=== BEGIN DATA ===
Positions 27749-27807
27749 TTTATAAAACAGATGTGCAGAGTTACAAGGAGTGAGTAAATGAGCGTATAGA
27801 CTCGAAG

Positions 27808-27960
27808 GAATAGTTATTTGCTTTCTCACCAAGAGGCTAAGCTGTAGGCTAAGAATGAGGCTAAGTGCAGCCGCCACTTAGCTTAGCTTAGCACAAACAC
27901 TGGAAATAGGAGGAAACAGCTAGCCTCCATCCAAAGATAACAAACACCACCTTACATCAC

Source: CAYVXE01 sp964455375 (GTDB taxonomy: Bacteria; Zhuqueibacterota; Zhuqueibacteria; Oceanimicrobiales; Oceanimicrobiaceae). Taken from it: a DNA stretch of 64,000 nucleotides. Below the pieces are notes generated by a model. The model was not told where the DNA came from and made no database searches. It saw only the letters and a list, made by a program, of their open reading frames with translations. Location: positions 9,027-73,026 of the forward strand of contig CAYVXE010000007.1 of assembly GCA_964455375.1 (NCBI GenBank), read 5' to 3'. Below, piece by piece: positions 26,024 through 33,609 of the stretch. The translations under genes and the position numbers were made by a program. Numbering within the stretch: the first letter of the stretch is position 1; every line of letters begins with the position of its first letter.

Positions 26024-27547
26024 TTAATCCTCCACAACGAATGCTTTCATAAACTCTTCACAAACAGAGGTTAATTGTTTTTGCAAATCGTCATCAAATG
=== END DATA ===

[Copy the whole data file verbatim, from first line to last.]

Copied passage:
Positions 27749-27807
27749 TTTATAAAACAGATGTGCAGAGTTACAAGGAGTGAGTAAATGAGCGTATAGA
27801 CTCGAAG

Positions 27808-27960
27808 GAATAGTTATTTGCTTTCTCACCAAGAGGCTAAGCTGTAGGCTAAGAATGAGGCTAAGTGCAGCCGCCACTTAGCTTAGCTTAGCACAAACAC
27901 TGGAAATAGGAGGAAACAGCTAGCCTCCATCCAAAGATAACAAACACCACCTTACATCAC

Source: CAYVXE01 sp964455375 (GTDB taxonomy: Bacteria; Zhuqueibacterota; Zhuqueibacteria; Oceanimicrobiales; Oceanimicrobiaceae). Taken from it: a DNA stretch of 64,000 nucleotides. Below the pieces are notes generated by a model. The model was not told where the DNA came from and made no database searches. It saw only the letters and a list, made by a program, of their open reading frames with translations. Location: positions 9,027-73,026 of the forward strand of contig CAYVXE010000007.1 of assembly GCA_964455375.1 (NCBI GenBank), read 5' to 3'. Below, piece by piece: positions 26,024 through 33,609 of the stretch. The translations under genes and the position numbers were made by a program. Numbering within the stretch: the first letter of the stretch is position 1; every line of letters begins with the position of its first letter.

Positions 26024-27547
26024 TTAATCCTCCACAACGAATGCTTTCATAAACTCTTCACAAACAGAGGTTAATTGTTTTTGCAAATCGTCATCAAATG